Danielle Smith, Producer
Thursday, July 6, 2023
In Pennsylvania, education advocates contended affirmative action has been a critical tool in promoting equity and addressing historical disadvantages faced by marginalized communities.
The U.S. Supreme Court’s conservative majority largely overturned decades of precedent which had prompted colleges and universities to consider a prospective student’s race in trying to maintain diverse campuses.
Sen. Art Haywood, D-Montgomery County, said the ruling is a major setback for affirmative action, which has been used in Pennsylvania colleges and universities to increase the number of students of color on their campuses.
“I was extremely disappointed to see that the Supreme Court would end affirmative action,” Haywood emphasized. “Which is a very narrow response to 200 years of enslavement, 100 years of segregation and continuous systemic discrimination, very narrow remedy.”
Haywood noted it is going to be harder for students of color to be accepted at selective colleges and universities in Pennsylvania, but he is encouraging them to continue to apply anyway. In the meantime, opponents argued it is unfair to give preferential treatment to some students based on their race or ethnicity.
Donald Guy Generals, president of the Community College of Philadelphia, said he is also disappointed in the Supreme Court’s ruling, as affirmative action policies at colleges and universities in Pennsylvania have played a vital role in promoting equity and diversity in higher education.
“In terms of our students, many of them do transfer as we establish advisement and articulations with other four-year institutions,” Generals explained. “We want to make sure that we send them to places that are going to be accepting of them that have a diverse environment, that believe in the issues of diversity and equity and inclusion.”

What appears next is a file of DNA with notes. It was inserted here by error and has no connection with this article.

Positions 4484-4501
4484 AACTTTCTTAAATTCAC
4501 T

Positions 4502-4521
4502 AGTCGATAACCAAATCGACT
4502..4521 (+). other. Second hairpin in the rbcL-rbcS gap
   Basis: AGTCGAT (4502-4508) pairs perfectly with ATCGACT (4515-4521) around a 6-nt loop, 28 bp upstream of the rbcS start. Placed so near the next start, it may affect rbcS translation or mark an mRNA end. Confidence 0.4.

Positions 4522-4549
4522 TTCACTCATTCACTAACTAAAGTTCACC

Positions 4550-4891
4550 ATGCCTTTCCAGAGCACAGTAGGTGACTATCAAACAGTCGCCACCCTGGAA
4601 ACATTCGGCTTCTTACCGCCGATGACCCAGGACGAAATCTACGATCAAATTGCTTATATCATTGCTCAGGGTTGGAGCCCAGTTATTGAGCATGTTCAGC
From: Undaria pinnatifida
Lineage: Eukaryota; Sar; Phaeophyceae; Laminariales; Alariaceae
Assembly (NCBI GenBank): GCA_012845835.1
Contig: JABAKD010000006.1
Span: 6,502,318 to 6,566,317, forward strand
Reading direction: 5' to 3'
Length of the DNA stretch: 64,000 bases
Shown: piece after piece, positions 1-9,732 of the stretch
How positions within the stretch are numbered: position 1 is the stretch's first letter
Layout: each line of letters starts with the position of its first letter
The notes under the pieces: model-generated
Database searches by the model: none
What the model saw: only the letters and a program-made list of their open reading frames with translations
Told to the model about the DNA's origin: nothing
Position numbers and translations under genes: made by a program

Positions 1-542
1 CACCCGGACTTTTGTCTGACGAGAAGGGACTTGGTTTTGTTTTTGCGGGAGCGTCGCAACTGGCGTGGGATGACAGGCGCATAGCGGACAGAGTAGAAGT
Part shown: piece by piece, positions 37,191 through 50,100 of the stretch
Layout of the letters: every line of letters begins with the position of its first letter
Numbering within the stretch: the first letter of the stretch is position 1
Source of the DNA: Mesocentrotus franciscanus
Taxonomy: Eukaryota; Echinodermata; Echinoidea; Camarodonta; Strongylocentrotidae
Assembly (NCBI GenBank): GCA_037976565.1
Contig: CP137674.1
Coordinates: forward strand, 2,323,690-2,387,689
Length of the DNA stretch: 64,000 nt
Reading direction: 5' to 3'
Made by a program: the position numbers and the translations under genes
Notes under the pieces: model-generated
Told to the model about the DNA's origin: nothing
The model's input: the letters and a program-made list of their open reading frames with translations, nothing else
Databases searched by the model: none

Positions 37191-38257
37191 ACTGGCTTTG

Generals pointed out the expectation with this Supreme Court is the ruling may eventually seep over into employment and other areas of society.
Generals stressed affirmative action has not provided minority students with opportunities they do not deserve, as it was only one factor in the admission process. He noted other factors could also be considered for admission into Pennsylvania schools such as a student’s experience in overcoming challenges such as adversity. He argued the affordability of colleges could also be a factor.
“I think colleges and universities need to find ways to open the doors through lowering the cost of tuition,” Generals asserted. “I think that begins to get at issues of equity, and issues of opportunity and access for students.”
Generals said the U.S. Supreme Court’s decision to block the student debt relief plan by the Biden administration does not affect their students as much, because community colleges are in the business of keeping the cost of education down. He added Community College of Philadelphia has not raised tuition in seven years.
Support for this reporting was provided by Lumina Foundation.